The Government are committed to enabling the courts, when sentence is passed, to tell people exactly what that sentence means in practice. We feel strongly about that because it is important for the public to know that information. The hon. Gentleman seems to object to the home detention curfew. It will mean a reduction in prison places, and we think that it is right because it involves a managed transition from custody to release. The structure that it imposes on offenders is one of its most valuable aspects.

Ms Beverley Hughes (Stretford and Urmston)

Does my hon. Friend agree that it is now imperative to have a range of stringent, community-based sentences that inspire the confidence of the public and sentencers because they are not easy options? What measures in the Crime and Disorder Bill will promote such sentences? How will sentencers be encouraged to use them?

Ms Quin

The probation service will have new responsibilities under the Crime and Disorder Bill, which will show the public that community sentences are worth while and effective. The action plan order and the reparation order will be particularly significant. Other important sentences will be served in the community under other orders in the Bill, such as the drug treatment and testing order.

Mr. A. J. Beith (Berwick-upon-Tweed)

Does the hon. Lady recognise that recent legislation, including that on mandatory sentencing, is contributing to a relentless rise in the prison population, which is likely to consume resources needed for rehabilitation inside and outside prison? Many of the good measures in the Crime and Disorder Bill will require resources to be put into the probation service. If those resources are instead consumed by prison spending, we shall not be able to do the job that needs to be done.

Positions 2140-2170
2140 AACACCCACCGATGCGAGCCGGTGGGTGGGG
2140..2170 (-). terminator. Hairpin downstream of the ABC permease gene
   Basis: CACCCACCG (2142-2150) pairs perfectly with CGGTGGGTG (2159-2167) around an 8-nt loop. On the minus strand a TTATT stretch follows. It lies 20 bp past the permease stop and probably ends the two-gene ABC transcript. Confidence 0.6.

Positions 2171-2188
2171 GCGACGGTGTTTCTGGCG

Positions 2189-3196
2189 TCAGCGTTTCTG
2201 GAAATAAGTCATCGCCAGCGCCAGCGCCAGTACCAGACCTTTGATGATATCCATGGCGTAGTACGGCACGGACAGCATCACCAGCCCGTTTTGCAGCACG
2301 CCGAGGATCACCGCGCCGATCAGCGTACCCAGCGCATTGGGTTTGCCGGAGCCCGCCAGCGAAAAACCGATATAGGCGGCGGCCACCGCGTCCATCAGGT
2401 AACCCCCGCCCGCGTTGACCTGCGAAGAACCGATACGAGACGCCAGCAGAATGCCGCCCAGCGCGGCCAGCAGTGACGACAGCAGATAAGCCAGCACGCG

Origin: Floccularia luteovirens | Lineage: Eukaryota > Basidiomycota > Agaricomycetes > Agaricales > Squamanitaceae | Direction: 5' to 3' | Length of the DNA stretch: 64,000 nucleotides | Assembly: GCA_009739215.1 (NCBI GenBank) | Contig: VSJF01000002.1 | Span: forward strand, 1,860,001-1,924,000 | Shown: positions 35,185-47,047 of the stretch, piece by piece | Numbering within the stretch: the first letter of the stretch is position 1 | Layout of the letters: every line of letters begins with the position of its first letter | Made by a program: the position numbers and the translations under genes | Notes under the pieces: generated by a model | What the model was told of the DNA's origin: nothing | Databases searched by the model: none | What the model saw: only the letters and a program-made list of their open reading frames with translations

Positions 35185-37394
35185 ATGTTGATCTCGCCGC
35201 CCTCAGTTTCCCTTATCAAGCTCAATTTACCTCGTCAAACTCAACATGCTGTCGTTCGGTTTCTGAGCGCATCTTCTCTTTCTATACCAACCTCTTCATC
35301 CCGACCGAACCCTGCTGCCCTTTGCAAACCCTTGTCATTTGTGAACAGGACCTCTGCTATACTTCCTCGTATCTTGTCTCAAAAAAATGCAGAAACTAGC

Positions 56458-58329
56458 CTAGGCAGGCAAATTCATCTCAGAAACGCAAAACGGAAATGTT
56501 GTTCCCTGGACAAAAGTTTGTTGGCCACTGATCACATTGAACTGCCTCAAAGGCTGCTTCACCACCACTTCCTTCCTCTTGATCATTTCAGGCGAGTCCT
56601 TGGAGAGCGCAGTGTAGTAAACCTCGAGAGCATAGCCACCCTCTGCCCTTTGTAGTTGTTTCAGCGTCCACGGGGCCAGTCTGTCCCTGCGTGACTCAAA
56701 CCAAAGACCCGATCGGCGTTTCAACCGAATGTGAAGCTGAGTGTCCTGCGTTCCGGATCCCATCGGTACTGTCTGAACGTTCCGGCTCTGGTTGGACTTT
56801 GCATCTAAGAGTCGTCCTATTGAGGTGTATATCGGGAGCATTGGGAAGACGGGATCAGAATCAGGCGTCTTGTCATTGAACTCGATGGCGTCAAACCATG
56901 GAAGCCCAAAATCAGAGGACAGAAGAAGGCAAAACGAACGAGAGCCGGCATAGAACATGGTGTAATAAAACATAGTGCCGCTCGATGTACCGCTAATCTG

Ms Quin

The right hon. Gentleman knows that we have a responsibility to imprison people who are sent to us by the courts, and that we must imprison serious offenders. However, the Crime and Disorder Bill contains many effective measures that, through the emphasis on early action and intervention, will have a helpful effect, especially on young people. We hope that they will deter them from crime and, ultimately, imprisonment.

Mr. James Clappison (Hertsmere)

Does not the risk assessment guidance say that in the prison population as a whole, prisoners will usually be eligible for home detention curfew and early release? Does that not drive a coach and horses through the principle of honesty in sentencing? As my hon. Friend the Member for Woking (Mr. Matins) said, sentences will not mean what they say. What else can right-thinking members of the public conclude when a sentence of six months' imprisonment, which is the maximum that can be passed by magistrates courts, will mean in practice only six weeks spent in custody? How can that engender public confidence in sentencing?

Ms Quin

First, the courts will spell out what sentences mean in practice. Secondly, I invite the hon. Gentleman to take a closer look at some of the electronic monitoring schemes in this country and in other parts of Europe. Schemes such as the home detention curfew are extremely effective in providing punishment for people and preparing them for ultimate release. The system that we are introducing will be tough and effective.